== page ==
About you in a book we had.
I did not meet you for the first time through the incense and stale smell
Of a room seldom aired, where people purred of heaven and howled of hell.
I used to read all day, when I was ten:
—You and Don Quijote were my heroes then.

Perhaps because of him I have been kind
Often with my heart, before consulting my mind.
I might have been wiser, had I learned direct from you—
Learned to make curlicues in the sand or on a scratch-pad while deciding what to say or do ...
Such as, "Sin—the waves come in—all pushing pebbles—each alone ...
I have it!—Let him among them who is without sin!—cast the first stone!"

I learned so young to know you, I could never see
Why we should not be playmates; you were wonderful,—
Oh, you were shiny!—and for some strange reason, fond of me.
But nothing will be done. I can do nothing. Nothing at all.
Only remember what you said, your voice, the way you said it,—
For it never was like something read, it was something heard, even while I read it—
And try to be wiser and kinder, in a world where Pity from place to place
Flees under cover of darkness, hiding her face;
Give Pity breathing-space.

- Edna St. Vincent Millay
from Make Bright the Arrows


One more for the holiday, couldn't resist; it's Leonard Cohen with 'Suzanne'. Dutch subtitles at no extra charge.


O Light Divine

Oh, all right. Here's something for the holiday. It's Celine Dion with an utterly breathtaking version of "O Holy Night". Enjoy.

Wieseltier on the Uses of Hatred

"As all hatred will ever be wrong." Leon Wieseltier begs to differ:
To be sure, hatred is not quite an analysis; but still a word must be said on its behalf. Hatred may be a sign that something has been properly understood. If you do not hate racism, then you do not understand what it is. If you do not hate Ahmadinejad, then you do not understand who he is. ...

Via Michael Totten.

Iraq's Mithal al-Alusi: Iran Nuclear Sooner than You Think

Via Planet Iran, here's JPost:
Dec. 25, 2009

Iraqi parliamentarian Mithal al-Alusi is warning that Iran is much closer to attaining nuclear capability than most sources, including the International Atomic Energy Agency and the US State Department, believe. In fact, he predicts the Iranians could have a nuclear capability - and may announce that they have it - as soon as next month.

"We are receiving information which says Iran is so close to producing an atom bomb," Alusi said in an interview earlier this month, the latest in a series of interviews conducted since September. "All the international community, they don't realize how close [the Iranians] are to the goal... The Iranians will surprise us one day [soon] and say, 'We have it.'"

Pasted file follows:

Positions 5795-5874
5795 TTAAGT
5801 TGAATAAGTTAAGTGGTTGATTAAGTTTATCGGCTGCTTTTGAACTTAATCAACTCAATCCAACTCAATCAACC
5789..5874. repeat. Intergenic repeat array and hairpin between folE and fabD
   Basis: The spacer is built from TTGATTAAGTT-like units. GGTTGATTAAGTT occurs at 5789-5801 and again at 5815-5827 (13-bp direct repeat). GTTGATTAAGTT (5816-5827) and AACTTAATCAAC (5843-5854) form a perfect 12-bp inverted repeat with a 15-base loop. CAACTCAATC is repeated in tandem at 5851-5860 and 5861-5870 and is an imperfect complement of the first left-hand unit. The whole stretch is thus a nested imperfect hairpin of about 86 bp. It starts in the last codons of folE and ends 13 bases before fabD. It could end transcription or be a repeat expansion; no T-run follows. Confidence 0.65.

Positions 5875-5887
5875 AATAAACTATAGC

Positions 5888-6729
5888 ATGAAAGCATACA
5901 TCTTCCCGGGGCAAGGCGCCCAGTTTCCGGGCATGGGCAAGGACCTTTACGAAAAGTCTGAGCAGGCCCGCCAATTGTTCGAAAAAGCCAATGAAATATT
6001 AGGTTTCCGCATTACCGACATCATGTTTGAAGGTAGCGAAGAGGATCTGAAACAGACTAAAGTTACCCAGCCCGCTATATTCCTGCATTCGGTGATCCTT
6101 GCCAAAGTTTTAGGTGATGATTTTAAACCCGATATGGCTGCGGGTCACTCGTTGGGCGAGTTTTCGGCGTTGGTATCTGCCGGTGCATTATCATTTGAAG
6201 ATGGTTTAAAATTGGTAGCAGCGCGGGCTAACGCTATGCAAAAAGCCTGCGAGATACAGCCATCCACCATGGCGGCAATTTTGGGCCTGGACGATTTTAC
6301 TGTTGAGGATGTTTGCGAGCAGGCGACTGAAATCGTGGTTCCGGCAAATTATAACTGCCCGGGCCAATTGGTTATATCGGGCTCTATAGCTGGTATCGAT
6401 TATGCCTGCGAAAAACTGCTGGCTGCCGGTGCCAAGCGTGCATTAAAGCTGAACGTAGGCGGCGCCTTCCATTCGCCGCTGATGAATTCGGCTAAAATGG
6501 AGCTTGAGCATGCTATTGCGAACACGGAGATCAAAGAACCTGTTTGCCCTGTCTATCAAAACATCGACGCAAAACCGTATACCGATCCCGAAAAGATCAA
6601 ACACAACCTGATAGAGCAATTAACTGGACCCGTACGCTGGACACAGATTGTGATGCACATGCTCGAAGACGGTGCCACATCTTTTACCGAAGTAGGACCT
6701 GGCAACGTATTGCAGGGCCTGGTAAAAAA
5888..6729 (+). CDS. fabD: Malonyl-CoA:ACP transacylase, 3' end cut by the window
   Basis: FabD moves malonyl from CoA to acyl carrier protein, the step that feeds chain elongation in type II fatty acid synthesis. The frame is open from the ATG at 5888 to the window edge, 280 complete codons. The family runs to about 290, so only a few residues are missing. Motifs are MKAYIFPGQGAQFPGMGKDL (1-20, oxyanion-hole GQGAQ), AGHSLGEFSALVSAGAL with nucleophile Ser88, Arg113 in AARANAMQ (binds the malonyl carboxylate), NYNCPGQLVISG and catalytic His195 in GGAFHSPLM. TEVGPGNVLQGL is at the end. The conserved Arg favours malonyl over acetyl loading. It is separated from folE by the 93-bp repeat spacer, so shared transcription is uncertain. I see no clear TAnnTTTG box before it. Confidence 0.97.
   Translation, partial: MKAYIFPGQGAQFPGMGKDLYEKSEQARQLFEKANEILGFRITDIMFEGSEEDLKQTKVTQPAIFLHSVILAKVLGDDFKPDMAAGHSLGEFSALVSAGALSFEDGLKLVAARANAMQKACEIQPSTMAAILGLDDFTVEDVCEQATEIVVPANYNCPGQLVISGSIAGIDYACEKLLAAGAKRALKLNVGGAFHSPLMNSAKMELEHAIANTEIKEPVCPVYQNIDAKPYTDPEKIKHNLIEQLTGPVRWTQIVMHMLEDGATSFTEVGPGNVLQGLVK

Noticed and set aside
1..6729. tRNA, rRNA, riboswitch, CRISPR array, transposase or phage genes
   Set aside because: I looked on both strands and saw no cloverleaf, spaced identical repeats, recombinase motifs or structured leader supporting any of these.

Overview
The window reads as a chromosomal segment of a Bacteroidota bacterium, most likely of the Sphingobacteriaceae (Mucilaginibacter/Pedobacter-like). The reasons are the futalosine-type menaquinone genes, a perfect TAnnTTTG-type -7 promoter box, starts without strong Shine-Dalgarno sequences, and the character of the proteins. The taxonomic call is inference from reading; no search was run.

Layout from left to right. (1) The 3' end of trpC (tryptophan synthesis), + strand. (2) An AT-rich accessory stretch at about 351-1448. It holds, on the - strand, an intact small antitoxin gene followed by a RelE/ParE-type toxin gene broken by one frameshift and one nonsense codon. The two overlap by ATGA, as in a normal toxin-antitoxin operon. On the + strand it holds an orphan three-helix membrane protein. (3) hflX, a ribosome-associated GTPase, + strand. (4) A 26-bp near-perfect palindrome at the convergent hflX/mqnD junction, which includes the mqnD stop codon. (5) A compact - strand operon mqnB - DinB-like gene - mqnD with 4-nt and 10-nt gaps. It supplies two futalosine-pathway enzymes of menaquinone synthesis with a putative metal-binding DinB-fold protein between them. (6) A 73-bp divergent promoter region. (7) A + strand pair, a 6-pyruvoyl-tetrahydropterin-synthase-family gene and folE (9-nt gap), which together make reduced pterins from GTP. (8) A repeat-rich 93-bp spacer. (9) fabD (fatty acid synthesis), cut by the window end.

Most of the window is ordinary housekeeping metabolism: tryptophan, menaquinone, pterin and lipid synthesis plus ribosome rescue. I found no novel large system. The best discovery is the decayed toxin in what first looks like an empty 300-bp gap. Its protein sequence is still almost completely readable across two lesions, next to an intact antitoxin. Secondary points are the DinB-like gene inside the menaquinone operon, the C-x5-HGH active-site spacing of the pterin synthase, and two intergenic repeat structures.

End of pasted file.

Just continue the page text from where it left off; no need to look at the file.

Alusi said he cannot reveal his sources of this information, because that would place in grave and imminent danger individuals within the Iranian "establishment" who risked their lives to share it with him.

"I am talking about Iranian insider information. Very clear, from inside Iran," he said. "There are people within Iran who want to be normal... They know this is a dangerous regime. You see how they treat their own people... Iran is terrorizing the world already. What will they do once they have the bomb and they are stronger?" ...

Go to the link for the rest. Now if that's not enough, Muslims Against Sharia links John Noonan at The Weekly Standard, who says that Iran could be working on not just a fission bomb (A-bomb), but a thermonuclear fusion device (H-bomb):
Iran's nuclear program is spread throughout a variety of experimental laboratories, hardened enrichment facilities, heavy water manufacturing plants, and two plutonium reactors currently under development (Bushehr could come online within a few months). That far exceeds what's needed to turn on the lights, but it's also beyond what's needed for a basic nuclear weapons program.

Consider North Korea, which manufactured two limited yield nuclear weapons using only a plutonium reactor, a plutonium reprocessing facility, and -- presumably -- some sort of weapons laboratory. Why is Iran pumping billions more into building and protecting triple the number of facilities required to build a basic nuclear weapon, akin to the Fat Man or Little Boy bombs detonated in 1945?

The answer could be that Tehran is skipping basic weapons construction and moving towards an advanced thermonuclear design. Consider that they've already experimented with advanced weapons designs like two-point implosion, nuclear triggers, and have built their own facility at Arak that could be used to produce both tritium, which is a suspected boosting agent in hydrogen bomb designs, as well as weapons-grade plutonium. They've spent billions building, hardening, and protecting uranium enrichment, which could be used along with plutonium in a staged nuclear device. All this at an astronomical cost and effort compared to the similar North Korean nuclear program.

And what of Ahmadinejad’s recent visit to South America, where he showed keen interest in Bolivia's massive lithium reserves? ...

Merry Christmas.

Yemen Airstrike Kills 30 Including Top Al Qaeda Figures

Internet Haganah has a roundup.